One of the most interesting developments in the emulation and coding scene in recent years has been the growing trend to take classic old video games and reverse engineer their code entirely.
We’ve seen fans do this for everything mario 64 to ocarina of time to Grand Theft Autoall with varying degrees of legal opposition. The reasons for this are diverse; There’s the challenge of reverse engineering itself, of course, but also the benefits it brings, mainly in the form of the ability to create true PC versions of classic console games, rather than relying on emulation.
What is the difference? As we have already explained
The latest game to get this treatment is The Legend Of Zelda: A Link To The Pastwhich was first released on the Super Nintendo in 1991 and has since been released multiple times across devices from Game Boy Advance to Nintendo Switch Online.
When Nintendo life report, a team of 20 led by xander-haj, accomplished the feat after working their way through 70-80,000 lines of code, adding “major improvements like faster transition times, faster text, widescreen support, pixel shaders, and a more detailed overworld map.” Perhaps most importantly, a secondary item slot has been added, allowing users to quickly switch between two items without having to go into the inventory screen to select them individually.”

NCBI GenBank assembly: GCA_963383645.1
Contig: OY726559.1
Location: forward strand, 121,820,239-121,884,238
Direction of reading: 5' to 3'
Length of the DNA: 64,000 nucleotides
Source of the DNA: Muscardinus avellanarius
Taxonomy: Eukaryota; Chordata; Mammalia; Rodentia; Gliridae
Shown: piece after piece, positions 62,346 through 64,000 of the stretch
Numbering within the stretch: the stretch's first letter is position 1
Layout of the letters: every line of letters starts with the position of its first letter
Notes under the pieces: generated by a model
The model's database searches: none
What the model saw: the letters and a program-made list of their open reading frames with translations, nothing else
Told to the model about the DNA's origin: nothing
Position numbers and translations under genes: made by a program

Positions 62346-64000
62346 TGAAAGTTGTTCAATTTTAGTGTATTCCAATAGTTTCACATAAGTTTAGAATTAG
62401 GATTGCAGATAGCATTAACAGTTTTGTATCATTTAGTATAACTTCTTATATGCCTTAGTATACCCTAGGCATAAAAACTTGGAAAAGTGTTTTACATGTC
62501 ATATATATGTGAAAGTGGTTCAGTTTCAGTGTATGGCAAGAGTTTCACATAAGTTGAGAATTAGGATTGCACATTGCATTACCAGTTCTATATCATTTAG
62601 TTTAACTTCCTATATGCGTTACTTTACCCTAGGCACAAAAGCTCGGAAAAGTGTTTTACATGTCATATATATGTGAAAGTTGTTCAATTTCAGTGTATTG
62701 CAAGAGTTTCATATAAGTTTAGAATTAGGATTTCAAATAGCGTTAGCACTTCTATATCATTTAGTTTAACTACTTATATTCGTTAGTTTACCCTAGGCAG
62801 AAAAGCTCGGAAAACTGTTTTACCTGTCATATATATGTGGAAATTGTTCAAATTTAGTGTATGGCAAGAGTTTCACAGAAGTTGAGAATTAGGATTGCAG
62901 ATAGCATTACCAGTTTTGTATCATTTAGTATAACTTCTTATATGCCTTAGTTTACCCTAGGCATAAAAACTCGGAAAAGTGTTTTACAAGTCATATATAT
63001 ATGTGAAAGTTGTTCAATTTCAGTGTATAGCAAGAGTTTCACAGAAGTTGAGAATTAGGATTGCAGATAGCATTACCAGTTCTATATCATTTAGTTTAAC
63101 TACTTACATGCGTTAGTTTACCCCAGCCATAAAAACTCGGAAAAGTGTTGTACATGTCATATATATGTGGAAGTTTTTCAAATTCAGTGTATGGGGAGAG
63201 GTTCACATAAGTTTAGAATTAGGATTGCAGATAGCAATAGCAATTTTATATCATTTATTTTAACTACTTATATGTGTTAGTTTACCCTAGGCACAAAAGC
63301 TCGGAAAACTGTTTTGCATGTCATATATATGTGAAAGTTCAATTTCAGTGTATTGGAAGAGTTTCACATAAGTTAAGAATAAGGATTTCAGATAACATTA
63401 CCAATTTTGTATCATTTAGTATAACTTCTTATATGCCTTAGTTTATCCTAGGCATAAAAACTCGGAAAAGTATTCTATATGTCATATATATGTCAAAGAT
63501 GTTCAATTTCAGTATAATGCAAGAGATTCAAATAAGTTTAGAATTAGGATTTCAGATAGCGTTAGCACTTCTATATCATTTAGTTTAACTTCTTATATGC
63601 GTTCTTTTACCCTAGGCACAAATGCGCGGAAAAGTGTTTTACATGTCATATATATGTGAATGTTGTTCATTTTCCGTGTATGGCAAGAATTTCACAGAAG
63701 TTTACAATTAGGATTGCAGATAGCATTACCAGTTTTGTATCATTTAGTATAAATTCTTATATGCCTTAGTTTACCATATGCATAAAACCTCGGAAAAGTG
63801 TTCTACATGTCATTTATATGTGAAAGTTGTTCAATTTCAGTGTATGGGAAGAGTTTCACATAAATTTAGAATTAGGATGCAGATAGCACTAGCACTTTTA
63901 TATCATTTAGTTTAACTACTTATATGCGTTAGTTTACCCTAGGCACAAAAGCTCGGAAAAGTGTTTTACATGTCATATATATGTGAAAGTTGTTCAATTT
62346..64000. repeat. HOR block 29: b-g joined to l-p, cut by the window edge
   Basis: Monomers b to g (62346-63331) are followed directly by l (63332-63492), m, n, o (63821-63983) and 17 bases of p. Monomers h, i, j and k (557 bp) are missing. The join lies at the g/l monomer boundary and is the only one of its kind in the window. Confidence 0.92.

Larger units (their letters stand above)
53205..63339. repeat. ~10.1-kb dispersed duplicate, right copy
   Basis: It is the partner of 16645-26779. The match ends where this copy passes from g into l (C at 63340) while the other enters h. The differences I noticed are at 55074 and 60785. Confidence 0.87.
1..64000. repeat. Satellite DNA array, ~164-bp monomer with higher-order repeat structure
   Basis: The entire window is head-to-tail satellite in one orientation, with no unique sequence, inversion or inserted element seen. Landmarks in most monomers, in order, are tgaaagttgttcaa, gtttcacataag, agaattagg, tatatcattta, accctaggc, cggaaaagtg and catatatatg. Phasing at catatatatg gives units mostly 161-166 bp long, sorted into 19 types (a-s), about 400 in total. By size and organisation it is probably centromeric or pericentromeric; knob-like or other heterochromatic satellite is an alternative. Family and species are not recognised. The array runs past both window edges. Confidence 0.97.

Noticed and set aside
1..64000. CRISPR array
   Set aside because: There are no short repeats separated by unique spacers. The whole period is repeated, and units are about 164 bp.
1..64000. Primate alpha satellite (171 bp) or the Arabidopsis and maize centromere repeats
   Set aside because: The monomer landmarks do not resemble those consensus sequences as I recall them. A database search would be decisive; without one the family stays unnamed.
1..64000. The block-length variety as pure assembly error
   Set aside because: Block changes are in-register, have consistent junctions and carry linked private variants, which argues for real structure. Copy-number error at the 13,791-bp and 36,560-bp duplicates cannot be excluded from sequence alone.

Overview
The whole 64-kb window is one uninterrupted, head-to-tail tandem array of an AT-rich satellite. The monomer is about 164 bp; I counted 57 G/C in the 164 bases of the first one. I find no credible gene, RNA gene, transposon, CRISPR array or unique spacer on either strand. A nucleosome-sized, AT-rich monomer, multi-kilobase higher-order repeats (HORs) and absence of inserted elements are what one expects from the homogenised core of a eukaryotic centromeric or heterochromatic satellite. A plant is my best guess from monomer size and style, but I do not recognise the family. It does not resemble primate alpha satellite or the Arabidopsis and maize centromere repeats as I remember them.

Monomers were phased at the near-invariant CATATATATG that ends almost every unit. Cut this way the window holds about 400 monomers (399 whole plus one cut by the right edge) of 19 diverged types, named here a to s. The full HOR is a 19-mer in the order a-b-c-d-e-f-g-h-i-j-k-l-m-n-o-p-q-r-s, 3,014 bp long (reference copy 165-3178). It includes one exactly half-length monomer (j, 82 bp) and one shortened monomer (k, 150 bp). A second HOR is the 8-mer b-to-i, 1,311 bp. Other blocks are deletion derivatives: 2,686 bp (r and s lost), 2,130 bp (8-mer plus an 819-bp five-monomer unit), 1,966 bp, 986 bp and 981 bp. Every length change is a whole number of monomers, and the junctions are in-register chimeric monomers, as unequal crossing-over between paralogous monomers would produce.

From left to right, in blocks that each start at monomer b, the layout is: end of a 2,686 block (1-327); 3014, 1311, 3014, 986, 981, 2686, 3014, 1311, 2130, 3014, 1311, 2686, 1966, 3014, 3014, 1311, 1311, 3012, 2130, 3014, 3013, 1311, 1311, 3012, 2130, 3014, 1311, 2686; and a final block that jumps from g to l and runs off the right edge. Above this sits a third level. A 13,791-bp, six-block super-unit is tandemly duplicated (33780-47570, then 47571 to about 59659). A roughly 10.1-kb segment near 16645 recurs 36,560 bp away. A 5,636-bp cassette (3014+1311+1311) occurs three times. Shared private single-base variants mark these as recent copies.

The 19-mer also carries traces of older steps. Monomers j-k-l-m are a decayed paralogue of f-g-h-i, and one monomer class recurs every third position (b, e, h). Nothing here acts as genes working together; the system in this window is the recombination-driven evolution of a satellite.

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Each set of Morph earphones is crafted as a wearable street fashion accessory as they come with interchangeable faceplates that you can swap out to change up your look however you like. Choose from everything from trippy smileys to sakura blossoms and more.
Here’s footage of the original game (running in an emulator on PC) versus this new PC “port”:
Clean! This is now the part of the post where we point out that legally That’s still a very strange gray area. Reverse engineering itself is not illegal, but using a company’s assets can be, and these projects are a mix of both. Only they are too Not; the creators or replica games like this just prepare the base Code and ask you to pull the assets from a ROM yourself. For example, the description of this game says: “You need a copy of the ROM to extract game resources (levels, images). Once that’s done, the ROM is no longer needed.”
Nintendo would argue that it doesn’t matter, the creators would argue that it’s an important distinction, and until we start getting some final decisions on disputes like this, I’ll have to type that in at the end of every post about it!
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